BRANDON — Improving methods to more accurately place seeds of high value crops has become a precise science.
Now, Horsch, formerly known as Horsch Anderson, says it has what many producers are looking for in its Maestro corn planter, which can plant corn at 10 m.p.h. on a well-prepared seed bed.
The Maestro officially entered the North American planter market with six units sold to selected corn growers, at a time of increasing corn acres in North America.
Horsch sales manager Jeremy Hughes said the strong demand for aftermarket attachments and modifications sends a message that farmers are not satisfied with their current options.
“What we’ve seen in all parts of North America is that growers spend a lot of time and money modifying their planters,” he said.
Hughes said the new Maestro is a major design departure from the style of planters growers are accustomed to in North America.
Hughes said the Maestro is unlike most planters today, which use sprockets, chains, hydraulic motors and air clutches for sectional control.
“The Maestro simplifies all that. Every meter on every row unit is driven by a digitally controlled electric motor.
“Digitally controlled electric motors not only give us individual row shut off and individual row unit control, but they respond instantly to commands. This gives the grower unprecedented control of what goes into the ground.”
Unlike some add-on electric meter drives that have recently come to market, the Maestro 12-volt system does not require an auxiliary power generator. It functions with the tractor’s regular electrical system.
“The other factor is that the Maestro is engineered to function only with the digitally controlled 12-volt motor. It’s an integral part of the design.
“The aftermarket add-ons are simply that. Add-ons. You install them on a metering system that was never engineered for electric drive metering.”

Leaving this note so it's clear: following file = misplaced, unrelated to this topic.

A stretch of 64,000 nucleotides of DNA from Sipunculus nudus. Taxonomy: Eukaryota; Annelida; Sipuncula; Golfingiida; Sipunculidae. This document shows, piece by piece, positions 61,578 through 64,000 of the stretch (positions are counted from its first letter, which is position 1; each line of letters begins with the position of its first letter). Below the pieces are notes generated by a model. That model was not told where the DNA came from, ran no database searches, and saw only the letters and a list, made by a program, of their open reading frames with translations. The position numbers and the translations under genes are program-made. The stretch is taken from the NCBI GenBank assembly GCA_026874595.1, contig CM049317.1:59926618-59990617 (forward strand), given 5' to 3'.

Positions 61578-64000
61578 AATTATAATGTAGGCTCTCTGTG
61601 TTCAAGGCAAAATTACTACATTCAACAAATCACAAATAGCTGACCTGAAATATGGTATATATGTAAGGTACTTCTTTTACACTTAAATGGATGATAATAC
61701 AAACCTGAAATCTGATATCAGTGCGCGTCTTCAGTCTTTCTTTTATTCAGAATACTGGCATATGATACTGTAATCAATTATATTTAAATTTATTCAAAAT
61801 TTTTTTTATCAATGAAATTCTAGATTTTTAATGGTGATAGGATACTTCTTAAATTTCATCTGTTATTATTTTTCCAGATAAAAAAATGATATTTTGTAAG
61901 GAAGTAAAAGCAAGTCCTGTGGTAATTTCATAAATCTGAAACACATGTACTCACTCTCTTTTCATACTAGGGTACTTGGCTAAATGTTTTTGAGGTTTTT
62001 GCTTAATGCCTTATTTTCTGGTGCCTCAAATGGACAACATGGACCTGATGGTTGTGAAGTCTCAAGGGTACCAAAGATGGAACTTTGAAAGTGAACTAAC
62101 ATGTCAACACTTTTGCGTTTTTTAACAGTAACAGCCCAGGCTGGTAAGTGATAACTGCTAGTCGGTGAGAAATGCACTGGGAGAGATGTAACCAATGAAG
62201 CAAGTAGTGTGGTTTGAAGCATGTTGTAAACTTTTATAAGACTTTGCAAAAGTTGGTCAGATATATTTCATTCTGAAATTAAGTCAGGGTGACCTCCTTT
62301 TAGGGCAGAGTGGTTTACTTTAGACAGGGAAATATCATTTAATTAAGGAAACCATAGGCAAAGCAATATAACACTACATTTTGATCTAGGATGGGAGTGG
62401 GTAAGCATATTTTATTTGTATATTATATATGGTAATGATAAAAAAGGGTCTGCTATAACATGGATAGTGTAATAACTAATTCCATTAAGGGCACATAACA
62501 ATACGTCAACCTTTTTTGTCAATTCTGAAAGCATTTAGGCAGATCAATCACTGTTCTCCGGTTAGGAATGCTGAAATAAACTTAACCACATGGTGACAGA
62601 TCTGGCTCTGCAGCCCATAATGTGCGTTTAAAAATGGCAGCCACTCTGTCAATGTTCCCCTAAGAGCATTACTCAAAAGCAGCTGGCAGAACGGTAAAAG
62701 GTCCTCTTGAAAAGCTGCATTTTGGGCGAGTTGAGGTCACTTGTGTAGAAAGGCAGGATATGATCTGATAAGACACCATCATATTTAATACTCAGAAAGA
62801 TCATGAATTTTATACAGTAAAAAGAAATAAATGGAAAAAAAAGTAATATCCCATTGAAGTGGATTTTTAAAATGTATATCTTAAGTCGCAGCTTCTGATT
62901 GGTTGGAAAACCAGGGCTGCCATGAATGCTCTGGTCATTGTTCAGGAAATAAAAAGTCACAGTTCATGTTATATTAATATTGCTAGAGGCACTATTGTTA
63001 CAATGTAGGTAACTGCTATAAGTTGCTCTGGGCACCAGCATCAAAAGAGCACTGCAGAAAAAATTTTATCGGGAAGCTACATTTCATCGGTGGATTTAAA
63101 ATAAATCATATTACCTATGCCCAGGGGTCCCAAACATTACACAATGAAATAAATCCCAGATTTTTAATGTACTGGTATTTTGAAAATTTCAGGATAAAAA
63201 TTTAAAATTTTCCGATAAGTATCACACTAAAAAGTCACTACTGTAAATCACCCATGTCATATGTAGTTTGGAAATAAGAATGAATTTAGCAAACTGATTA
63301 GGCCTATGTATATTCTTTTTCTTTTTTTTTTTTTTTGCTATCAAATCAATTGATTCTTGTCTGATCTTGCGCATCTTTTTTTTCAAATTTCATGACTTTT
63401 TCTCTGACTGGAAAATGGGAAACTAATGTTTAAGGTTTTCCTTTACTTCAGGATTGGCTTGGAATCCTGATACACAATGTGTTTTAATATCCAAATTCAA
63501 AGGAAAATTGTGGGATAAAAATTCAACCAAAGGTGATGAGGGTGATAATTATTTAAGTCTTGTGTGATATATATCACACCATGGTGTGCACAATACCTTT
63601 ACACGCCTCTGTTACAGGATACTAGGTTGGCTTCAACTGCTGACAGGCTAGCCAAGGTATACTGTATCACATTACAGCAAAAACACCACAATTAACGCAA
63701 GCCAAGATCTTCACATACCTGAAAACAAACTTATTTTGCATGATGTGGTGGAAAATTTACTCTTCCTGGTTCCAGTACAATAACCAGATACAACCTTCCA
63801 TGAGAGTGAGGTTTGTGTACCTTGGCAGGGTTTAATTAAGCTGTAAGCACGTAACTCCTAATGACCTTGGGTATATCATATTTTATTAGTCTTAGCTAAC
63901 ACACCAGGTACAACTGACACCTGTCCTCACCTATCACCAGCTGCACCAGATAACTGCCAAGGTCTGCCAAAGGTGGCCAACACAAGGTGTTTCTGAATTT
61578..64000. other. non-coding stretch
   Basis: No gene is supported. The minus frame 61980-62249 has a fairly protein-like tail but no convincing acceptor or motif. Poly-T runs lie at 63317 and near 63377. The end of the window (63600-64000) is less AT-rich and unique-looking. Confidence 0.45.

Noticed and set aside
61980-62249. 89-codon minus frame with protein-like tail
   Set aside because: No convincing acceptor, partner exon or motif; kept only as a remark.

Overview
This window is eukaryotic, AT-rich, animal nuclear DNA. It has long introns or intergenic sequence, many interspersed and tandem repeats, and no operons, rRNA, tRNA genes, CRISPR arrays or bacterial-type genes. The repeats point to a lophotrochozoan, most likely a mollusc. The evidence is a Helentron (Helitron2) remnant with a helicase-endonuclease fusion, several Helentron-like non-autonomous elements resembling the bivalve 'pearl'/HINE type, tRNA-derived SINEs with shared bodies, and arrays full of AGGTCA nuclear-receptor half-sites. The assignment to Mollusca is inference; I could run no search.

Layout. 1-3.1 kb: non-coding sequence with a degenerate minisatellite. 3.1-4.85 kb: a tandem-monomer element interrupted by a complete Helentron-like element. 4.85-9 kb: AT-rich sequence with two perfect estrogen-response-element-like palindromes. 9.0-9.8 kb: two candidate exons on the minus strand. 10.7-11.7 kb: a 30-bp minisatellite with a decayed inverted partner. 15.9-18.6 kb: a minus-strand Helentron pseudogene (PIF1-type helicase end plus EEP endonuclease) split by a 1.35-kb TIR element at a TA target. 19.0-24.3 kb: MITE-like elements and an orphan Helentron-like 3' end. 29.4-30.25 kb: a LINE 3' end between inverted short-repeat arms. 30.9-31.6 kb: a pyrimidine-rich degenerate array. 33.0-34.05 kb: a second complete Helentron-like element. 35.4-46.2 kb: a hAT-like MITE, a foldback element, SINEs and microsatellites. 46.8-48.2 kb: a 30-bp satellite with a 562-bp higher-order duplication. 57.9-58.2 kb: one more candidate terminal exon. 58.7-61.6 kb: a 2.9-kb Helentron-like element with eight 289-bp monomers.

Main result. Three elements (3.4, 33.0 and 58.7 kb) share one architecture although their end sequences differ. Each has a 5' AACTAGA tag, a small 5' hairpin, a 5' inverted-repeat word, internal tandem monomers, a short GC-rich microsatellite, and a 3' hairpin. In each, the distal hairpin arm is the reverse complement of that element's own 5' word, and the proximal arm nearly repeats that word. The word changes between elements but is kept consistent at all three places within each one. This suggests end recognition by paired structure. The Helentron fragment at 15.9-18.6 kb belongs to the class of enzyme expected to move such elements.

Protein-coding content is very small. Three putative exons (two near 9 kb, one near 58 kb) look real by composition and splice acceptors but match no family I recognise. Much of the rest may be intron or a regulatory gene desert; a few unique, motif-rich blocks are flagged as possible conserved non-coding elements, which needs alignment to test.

The digital electric drive metering allows the farmer to control everything from the cab.
“If I’m going along in the field planting 30,000 kernels and I need to change to 25,000, I simply key in 25,000 then push “enter” and I keep going planting 25,000. I don’t even get off the tractor.”
Instead of the holes, which have been used in metering discs for decades, the Maestro has grooves that open up to the seed tube. The smooth geometry gives the seed a gentle transition from the circular motion of the disc to the linear motion down the tube. Seed handling is less violent and seeds don’t bounce once in the tube.
“That gives us excellent singulation, even at nine or 10 m.p.h. And every seed run is monitored so the operator can spot a problem the moment it occurs.”
In North America, the open groove system is only available for corn so far. In Europe, it has already been calibrated for sugar beets.
The long-term plan is to make the Maestro compatible with every type of seed, according to Maestro’s Drew Gerber from the Horsch head office in Dodge City, Kansas.
“Our challenge for the seed sensor is to detect small seeds like canola and cereals,” said Gerber.
He added the Maestro’s high level of precision at high ground speed is based on the ability to digitally identify each seed as it falls from the groove and enters the tube.
“We need that information to calculate the distance between seeds within a row to meet the exact plant population criteria.”
Data from the seed sensor and ground speed sensor go into the computer, which sends a message to the digitally controlled electric motor on the meter. Each seed across the width of the toolbar is dispensed when needed, regardless of how many row units on the planter.